Background: Quality improvement collaboratives are used to improve healthcare by various organizations. Despite their popularity literature shows mixed results on their effectiveness. A quality improvement collaborative can be seen as a temporary learning organization in which knowledge about improvement themes and methods is exchanged. In this research we studied: Does the learning approach of a quality improvement collaborative match the learning styles preferences of the individual participants and how does that affect the learning process of participants?

Methods: This research used a mixed methods design combining a validated learning style questionnaire with data collected in the tradition of action research methodology to study two Dutch quality improvement collaboratives. The questionnaire is based on the learning style model of Ruijters and Simons, distinguishing five learning style preferences: Acquisition of knowledge, Apperception from others, Discovery of new insights, Exercising in fictitious situations and Participation with others.

Results: The most preferred learning styles of the participants were Discovery and Participation. The learning style Acquisition was moderately preferred and Apperception and Exercising were least preferred. The educational components of the quality improvement collaboratives studied (national conferences, half-day learning sessions, faculty site visits and use of an online tool) were predominantly associated with the learning styles Acquisition and Apperception. We observed a decrease in attendance to the learning activities and non-conformance with the standardized set goals and approaches.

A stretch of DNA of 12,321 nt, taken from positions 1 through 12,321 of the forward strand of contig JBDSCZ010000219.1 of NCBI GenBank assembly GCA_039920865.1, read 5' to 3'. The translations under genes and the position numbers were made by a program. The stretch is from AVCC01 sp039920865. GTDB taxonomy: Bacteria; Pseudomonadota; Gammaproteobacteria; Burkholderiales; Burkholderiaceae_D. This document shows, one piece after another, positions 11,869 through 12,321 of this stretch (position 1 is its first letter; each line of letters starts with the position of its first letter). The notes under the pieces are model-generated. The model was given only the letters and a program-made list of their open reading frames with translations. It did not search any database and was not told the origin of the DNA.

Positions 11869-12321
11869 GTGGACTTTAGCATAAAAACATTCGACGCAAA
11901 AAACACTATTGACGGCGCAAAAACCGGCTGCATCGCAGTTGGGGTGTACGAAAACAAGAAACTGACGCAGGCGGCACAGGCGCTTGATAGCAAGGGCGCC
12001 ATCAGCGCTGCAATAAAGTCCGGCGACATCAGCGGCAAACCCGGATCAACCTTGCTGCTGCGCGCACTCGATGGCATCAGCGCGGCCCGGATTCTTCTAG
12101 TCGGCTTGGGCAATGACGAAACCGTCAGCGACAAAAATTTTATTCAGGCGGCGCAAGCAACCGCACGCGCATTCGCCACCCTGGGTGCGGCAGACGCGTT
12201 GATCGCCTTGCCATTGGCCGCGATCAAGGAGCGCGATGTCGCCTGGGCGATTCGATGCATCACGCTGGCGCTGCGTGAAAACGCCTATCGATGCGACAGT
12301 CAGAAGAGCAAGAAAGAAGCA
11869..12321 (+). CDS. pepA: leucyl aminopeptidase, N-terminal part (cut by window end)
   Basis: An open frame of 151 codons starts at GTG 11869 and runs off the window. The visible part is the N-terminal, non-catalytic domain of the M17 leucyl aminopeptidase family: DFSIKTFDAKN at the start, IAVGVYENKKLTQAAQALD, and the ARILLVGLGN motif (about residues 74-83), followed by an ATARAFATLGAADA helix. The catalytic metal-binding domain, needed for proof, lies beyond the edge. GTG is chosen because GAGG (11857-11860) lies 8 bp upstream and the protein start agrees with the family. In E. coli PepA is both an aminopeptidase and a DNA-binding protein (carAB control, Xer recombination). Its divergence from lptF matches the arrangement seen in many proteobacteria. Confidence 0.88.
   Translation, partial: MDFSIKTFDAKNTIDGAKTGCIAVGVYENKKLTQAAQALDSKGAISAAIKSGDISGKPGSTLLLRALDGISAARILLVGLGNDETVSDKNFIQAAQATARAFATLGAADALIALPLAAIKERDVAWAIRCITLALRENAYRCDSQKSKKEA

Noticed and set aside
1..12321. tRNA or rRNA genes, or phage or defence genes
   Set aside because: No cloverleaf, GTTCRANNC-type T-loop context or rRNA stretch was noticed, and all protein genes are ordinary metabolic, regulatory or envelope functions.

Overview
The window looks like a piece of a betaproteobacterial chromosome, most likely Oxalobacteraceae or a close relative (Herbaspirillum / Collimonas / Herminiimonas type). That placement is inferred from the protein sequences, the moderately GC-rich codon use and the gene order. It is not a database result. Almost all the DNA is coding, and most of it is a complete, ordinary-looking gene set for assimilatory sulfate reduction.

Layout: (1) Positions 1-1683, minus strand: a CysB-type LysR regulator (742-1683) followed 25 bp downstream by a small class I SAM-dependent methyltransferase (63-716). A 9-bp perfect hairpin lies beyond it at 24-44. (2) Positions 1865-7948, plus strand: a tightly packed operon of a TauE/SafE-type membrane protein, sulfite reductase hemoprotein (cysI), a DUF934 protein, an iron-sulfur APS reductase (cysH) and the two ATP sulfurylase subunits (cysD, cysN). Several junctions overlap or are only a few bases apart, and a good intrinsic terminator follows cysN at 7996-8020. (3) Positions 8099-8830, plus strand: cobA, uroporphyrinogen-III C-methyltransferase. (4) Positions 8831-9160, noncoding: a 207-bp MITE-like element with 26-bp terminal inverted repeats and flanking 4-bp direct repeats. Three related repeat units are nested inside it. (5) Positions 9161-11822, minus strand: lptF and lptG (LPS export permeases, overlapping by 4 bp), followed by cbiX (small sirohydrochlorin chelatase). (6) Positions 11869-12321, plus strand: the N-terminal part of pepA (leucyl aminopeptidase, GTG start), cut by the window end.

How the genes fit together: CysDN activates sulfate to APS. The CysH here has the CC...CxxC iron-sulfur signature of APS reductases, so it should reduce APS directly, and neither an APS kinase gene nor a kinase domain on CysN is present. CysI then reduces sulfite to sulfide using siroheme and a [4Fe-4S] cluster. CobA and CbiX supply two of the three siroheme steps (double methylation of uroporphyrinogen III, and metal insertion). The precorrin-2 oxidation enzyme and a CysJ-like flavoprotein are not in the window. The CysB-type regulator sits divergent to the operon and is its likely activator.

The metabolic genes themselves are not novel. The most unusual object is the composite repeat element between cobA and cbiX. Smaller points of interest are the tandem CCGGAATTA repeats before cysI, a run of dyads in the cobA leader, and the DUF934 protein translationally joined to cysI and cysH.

Conclusions: We conclude that the participants’ satisfaction with the offered learning approach changed over time. The lacking match between these learning style preferences and the learning approach in the educational components of the quality improvement collaboratives studied might be the reason why the participants felt they did not gain new insights and therefore ceased their participation in the collaborative. This study provides guidance for future organisers and participants of quality improvement collaboratives about which learning approaches will best suit the participants and enhance improvement work.

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BMC Health Services Research
Erasmus School of Health Policy & Management (ESHPM)

Weggelaar-Jansen, A. M., van Wijngaarden, J., & Slaghuis, S. (2015). Do quality improvement collaboratives’ educational components match the dominant learning style preferences of the participants?. BMC Health Services Research, 15(239). doi:0.1186/s12913-015-0915-z